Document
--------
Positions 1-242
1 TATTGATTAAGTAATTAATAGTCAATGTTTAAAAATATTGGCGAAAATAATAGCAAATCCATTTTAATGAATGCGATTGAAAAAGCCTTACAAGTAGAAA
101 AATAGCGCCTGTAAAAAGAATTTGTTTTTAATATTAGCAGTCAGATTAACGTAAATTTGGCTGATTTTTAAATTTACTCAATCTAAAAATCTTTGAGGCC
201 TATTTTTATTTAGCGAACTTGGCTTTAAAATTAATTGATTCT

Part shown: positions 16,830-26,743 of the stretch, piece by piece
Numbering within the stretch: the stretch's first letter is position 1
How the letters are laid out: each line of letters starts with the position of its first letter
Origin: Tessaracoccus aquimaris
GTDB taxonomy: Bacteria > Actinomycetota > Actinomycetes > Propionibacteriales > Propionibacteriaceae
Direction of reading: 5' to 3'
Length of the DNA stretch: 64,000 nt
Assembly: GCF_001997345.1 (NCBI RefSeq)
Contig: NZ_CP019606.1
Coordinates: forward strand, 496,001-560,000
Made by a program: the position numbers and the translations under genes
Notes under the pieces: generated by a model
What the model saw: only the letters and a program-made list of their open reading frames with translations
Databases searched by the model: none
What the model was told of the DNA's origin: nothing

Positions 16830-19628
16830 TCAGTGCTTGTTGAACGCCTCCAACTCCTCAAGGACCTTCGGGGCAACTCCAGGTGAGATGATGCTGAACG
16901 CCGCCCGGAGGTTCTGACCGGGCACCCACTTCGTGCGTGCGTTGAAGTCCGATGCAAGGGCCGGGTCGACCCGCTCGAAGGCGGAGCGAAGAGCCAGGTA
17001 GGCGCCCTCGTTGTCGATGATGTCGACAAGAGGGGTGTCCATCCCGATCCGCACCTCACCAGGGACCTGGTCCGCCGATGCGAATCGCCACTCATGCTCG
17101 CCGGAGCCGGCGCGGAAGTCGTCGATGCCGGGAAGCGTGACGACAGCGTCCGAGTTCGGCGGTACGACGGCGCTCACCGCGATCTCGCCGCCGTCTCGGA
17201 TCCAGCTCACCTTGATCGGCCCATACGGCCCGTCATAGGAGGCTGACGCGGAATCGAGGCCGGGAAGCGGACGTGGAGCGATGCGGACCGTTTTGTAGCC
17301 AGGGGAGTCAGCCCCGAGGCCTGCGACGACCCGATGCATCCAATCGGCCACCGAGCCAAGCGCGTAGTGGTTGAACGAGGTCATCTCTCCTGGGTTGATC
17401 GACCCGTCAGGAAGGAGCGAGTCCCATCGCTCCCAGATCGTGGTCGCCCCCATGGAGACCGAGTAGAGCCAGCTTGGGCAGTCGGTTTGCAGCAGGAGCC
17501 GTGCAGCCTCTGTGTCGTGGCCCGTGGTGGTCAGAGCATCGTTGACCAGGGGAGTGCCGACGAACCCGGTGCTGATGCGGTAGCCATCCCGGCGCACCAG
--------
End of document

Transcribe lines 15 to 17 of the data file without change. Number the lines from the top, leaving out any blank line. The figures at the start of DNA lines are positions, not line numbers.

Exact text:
Made by a program: the position numbers and the translations under genes
Notes under the pieces: generated by a model
What the model saw: only the letters and a program-made list of their open reading frames with translations